power transmission lines

After much deliberation The Lansing Town Board passed a Local Solar and Wind Law last July. The one sticking point that held up final consideration of the law was the matter of how much contiguous prime farm land should be allowed for solar arrays, especially large industrial solar arrays. The law ended up not setting a cap. But around the time it was passed Governor Cuomo declared that local municipalities would not have jurisdiction over siting large solar farms, uncharacteristically overriding home rule to serve his state-wide clean energy goals. Many municipalities that have been scrambling to exert what influence they can over their own boundaries, and Lansing's County Legislator Mike Sigler has been leading a campaign to put conditions on these large solar arrays, including requiring a 1,000 to 1,500 foot buffer between the solar panels and existing homes.

On Wednesday Lansing Director of Planning C.J. Randall told the Town Board that the Planning Board wants to amend the law, and asked whether this is an allocation of resources the Town Board wants. The answer was no.

Sigler's petition calls for "larger setbacks, between 1000 and 1500 feet from homes and roads, wildlife corridors, 20 percent set asides for pollinators, co-location of agriculture on these sites, notification of neighboring landowners, vegetation buffers and berms, and avoidance of active farm land when building these arrays. These power plants will stretch over 1000 to 1500 acres and Lansing is being looked at by more than one solar company for construction. For an idea of scale, that’s between two and three Tompkins County International Airports being built in Lansing, per project."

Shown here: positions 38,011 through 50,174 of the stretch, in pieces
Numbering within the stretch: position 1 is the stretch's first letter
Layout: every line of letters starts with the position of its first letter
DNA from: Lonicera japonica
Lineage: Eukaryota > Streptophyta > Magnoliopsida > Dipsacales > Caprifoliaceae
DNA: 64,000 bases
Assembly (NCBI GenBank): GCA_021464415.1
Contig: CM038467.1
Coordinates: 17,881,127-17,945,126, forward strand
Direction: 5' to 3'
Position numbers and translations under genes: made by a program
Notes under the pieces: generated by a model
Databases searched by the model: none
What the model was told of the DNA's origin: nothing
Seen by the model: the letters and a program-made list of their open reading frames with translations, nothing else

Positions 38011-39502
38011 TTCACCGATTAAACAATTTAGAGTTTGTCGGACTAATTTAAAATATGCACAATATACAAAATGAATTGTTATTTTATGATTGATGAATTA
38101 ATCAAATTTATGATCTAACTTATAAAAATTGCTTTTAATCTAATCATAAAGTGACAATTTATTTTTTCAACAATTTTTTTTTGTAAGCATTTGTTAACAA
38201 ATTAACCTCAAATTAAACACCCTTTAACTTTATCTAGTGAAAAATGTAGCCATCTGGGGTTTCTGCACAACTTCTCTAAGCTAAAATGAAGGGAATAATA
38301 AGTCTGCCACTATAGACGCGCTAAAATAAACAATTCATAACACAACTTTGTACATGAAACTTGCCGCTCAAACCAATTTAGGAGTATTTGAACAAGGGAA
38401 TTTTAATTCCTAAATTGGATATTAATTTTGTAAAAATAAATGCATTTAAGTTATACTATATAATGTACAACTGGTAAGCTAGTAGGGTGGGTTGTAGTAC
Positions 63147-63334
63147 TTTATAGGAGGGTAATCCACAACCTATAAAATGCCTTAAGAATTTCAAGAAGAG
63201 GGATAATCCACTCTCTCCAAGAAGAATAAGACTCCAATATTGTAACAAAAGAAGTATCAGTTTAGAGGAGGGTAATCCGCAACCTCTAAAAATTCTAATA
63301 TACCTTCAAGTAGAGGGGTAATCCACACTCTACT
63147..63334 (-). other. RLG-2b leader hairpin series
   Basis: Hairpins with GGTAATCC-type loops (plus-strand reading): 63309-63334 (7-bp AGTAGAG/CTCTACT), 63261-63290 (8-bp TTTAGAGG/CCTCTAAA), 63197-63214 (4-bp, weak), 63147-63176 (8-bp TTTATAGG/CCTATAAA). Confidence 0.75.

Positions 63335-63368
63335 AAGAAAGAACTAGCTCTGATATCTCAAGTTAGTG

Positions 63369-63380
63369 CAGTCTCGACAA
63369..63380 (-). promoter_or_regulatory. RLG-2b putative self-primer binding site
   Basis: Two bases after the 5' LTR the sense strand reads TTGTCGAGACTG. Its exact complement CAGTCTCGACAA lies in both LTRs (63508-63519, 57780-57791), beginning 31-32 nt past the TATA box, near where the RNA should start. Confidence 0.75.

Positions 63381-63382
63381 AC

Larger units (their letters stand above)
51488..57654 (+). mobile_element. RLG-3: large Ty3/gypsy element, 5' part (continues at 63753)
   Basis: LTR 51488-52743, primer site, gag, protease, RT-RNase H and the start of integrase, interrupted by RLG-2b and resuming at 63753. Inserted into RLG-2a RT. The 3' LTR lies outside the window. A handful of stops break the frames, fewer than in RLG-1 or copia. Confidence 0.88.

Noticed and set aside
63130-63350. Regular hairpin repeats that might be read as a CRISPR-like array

Prime land for the industrial solar arrays cuts a swarth all the way across the town, because the transmission lines that connected the now closed Cayuga Power Plant are now available to hook other sources of power to the electric grid.

"There are so many things you have to consider," Councilwoman Andra Benson said. "But I go back to the landowners have the right to do what they want with their land unless its zoned very differently. This is the way we've worked for years and years and years. I feel for the neighbors, but I don't think you can take that right away from people if they want to sign with a solar far. But I hate to think that Lansing's going to be just one gigantic solar farm. That bothers me also, but we can't make the decision for somebody else's land."

Benson's family owns a large organic dairy farm, and noted that organic dairies are doing OK, conventional dairy farms are suffering in the current economy. She said that some farmers welcome the chance to lease to industrial solar companies because they need the income to keep their farms and feed their families.

For the Town Board there is also the issue of where to use limited resources, and by that they mean Randall's time.

In 2013 the Lansing Town Board debated the value of hiring a full time planner, had conducted interviews, chosen a candidate, and was on the brink of hiring him. At the last minute they voted 3-2 to hire a part time consultant instead. But Lansing is the fastest growing municipality in Tompkins county, and early in 2019 C.J. Randall was hired to fill the new Director of Planning position.